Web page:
Thursday, October 22, 2009

Ethics in Research Blog Post, Due 10/26

Please post your reaction to the short reading about research ethics I gave you on Wednesday.

Some questions for you to consider in formulating your response include:

Have you thought about ethics in research, beyond avoiding plagiarism?

Do you think your morals or ethics in general shape how you write or what you choose to write about?

Why do these authors find it necessary to include this chapter in their book?


  1. The Ethics of Research
    Ethics is very important to these authors. They are pleading with writers not to plagiarize in their writings. Research is their social activity, “reporting research connects us not just to those who will use it, but also to those whose research we used and, through them, to the research that our sources used.” They believe that research challenges us to define our individual moral principles and then to make a choice to honor it or violate them. They pointed out famous researchers who have plagiarized and was caught for doing so. These authors strongly reinforced personal morals and in our writings and the responsibilities we have to our reader to be true to our research and give credit to those whose research we have included in our papers.

    I have never really thought much about ethics in research because I naturally assumed researchers would be true to their findings and give credit where it belongs.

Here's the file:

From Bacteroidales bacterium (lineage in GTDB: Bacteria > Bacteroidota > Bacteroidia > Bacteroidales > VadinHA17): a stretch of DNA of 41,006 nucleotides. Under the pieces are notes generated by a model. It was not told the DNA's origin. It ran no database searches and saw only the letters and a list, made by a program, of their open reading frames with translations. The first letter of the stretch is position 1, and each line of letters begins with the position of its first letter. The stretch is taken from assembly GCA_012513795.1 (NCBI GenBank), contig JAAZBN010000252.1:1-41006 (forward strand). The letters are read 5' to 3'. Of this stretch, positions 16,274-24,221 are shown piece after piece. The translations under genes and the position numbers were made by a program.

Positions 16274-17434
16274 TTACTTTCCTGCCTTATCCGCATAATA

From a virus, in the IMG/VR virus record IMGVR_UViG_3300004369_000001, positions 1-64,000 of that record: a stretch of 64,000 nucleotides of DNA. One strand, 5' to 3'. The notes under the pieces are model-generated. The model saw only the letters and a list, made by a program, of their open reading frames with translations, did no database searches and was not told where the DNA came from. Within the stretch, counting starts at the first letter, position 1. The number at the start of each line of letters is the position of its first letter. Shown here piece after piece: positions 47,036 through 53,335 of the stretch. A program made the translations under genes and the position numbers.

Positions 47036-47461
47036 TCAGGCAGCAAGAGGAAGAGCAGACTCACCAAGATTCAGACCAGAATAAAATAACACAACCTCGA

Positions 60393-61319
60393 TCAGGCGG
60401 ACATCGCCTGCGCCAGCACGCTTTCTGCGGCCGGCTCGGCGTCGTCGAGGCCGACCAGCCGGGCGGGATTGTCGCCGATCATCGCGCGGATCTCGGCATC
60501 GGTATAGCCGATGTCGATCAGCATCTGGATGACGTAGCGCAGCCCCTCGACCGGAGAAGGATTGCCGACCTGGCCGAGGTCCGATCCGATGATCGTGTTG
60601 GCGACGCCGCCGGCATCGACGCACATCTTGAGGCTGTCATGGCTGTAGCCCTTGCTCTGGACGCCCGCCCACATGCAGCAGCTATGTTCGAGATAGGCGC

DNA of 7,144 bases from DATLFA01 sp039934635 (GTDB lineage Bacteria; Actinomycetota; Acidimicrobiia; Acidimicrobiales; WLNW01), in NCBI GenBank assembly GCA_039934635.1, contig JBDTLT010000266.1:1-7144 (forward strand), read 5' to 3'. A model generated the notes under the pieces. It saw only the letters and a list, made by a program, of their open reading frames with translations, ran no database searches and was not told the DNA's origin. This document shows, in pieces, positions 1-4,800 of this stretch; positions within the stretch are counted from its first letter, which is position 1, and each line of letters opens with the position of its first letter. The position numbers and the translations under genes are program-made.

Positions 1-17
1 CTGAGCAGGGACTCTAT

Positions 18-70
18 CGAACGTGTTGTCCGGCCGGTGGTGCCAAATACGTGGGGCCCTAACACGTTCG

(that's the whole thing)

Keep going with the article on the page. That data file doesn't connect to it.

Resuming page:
I know my morals shape what I write about. I would prefer to write about each child receiving a sound education as opposed to life in New York City.

    Why do these authors find it necessary to include this chapter in their book? To appeal to their readers and researchers morals, not to plagiarize them. To make sure all their hard work is protected and credit is given where it is due by appealing to their readers, conscience not to use the author’s research as the readers. Very convincing piece but it is hard to paraphrase sometimes.

  2. I have never thought about ethics in my writing other than plagiarism. I usually just do my best not to plagiarize so that I am not punished in any way. It never occurred to me that there was any other form of ethics than plagiarism.

    Ethics and morals don't necessarily influence my writing or what I choose to write about. I just have always done my best to avoid plagiarism. And that was always about it.

    I think the authors found it necessary to include this chapter to let the readers and possible writers aware of the things you shouldn't do and the things that you should do to uphold the ethics.

  3. Ethics is a difficult topic to tackle in any context. In terms of research, I think that ethics is key because when something is researched, it could sometimes go to an extreme. When it comes to the kind of research that we do, I never really though about it past plagirism. Research is about facts, and there is no real way to be ethical when it comes to facts. Research in terms of science can have a lot to do with ethics, because there are a lot of ways in which scientists can try to fool nature and play God.
    When it comes to my writing, I don't exactly think about being ethical. I don't think I write about topics tabboo enough to worry about that eitherway.
    Authors find it necessary to include a chapter related to ethics, and rightly so. Ethics is difficult, like I said before, because there are a lot of lines that could be and sometimes shouldnt be crossed. It is difficult to stay in neutral zones when an opinion comes through in writing or when a thin line is crossed. I think it is important to try and alert others to be more careful.